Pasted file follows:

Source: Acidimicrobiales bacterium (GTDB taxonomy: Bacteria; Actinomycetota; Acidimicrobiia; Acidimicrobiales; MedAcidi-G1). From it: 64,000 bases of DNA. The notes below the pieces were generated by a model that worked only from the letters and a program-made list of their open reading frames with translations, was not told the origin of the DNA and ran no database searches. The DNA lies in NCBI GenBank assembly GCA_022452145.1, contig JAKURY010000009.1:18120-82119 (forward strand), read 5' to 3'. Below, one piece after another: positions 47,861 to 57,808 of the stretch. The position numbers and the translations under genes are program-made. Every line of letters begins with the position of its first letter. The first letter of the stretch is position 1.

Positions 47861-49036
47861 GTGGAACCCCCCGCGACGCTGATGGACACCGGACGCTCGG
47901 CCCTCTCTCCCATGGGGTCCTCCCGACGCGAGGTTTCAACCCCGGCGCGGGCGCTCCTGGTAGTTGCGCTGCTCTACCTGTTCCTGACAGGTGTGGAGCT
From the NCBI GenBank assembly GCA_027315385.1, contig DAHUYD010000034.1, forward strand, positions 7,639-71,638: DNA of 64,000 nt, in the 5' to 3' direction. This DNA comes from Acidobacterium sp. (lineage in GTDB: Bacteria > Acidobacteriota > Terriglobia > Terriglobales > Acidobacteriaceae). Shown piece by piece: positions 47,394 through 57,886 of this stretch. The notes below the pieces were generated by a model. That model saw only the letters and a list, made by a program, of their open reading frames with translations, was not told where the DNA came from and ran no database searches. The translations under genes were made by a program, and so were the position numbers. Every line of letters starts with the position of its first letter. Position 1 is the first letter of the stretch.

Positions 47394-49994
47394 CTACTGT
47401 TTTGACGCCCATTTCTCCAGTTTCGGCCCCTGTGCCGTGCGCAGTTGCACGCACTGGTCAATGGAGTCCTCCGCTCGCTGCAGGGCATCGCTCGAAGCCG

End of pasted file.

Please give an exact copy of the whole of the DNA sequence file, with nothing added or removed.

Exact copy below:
Source: Acidimicrobiales bacterium (GTDB taxonomy: Bacteria; Actinomycetota; Acidimicrobiia; Acidimicrobiales; MedAcidi-G1). From it: 64,000 bases of DNA. The notes below the pieces were generated by a model that worked only from the letters and a program-made list of their open reading frames with translations, was not told the origin of the DNA and ran no database searches. The DNA lies in NCBI GenBank assembly GCA_022452145.1, contig JAKURY010000009.1:18120-82119 (forward strand), read 5' to 3'. Below, one piece after another: positions 47,861 to 57,808 of the stretch. The position numbers and the translations under genes are program-made. Every line of letters begins with the position of its first letter. The first letter of the stretch is position 1.

Positions 47861-49036
47861 GTGGAACCCCCCGCGACGCTGATGGACACCGGACGCTCGG
47901 CCCTCTCTCCCATGGGGTCCTCCCGACGCGAGGTTTCAACCCCGGCGCGGGCGCTCCTGGTAGTTGCGCTGCTCTACCTGTTCCTGACAGGTGTGGAGCT
From the NCBI GenBank assembly GCA_027315385.1, contig DAHUYD010000034.1, forward strand, positions 7,639-71,638: DNA of 64,000 nt, in the 5' to 3' direction. This DNA comes from Acidobacterium sp. (lineage in GTDB: Bacteria > Acidobacteriota > Terriglobia > Terriglobales > Acidobacteriaceae). Shown piece by piece: positions 47,394 through 57,886 of this stretch. The notes below the pieces were generated by a model. That model saw only the letters and a list, made by a program, of their open reading frames with translations, was not told where the DNA came from and ran no database searches. The translations under genes were made by a program, and so were the position numbers. Every line of letters starts with the position of its first letter. Position 1 is the first letter of the stretch.

Positions 47394-49994
47394 CTACTGT
47401 TTTGACGCCCATTTCTCCAGTTTCGGCCCCTGTGCCGTGCGCAGTTGCACGCACTGGTCAATGGAGTCCTCCGCTCGCTGCAGGGCATCGCTCGAAGCCG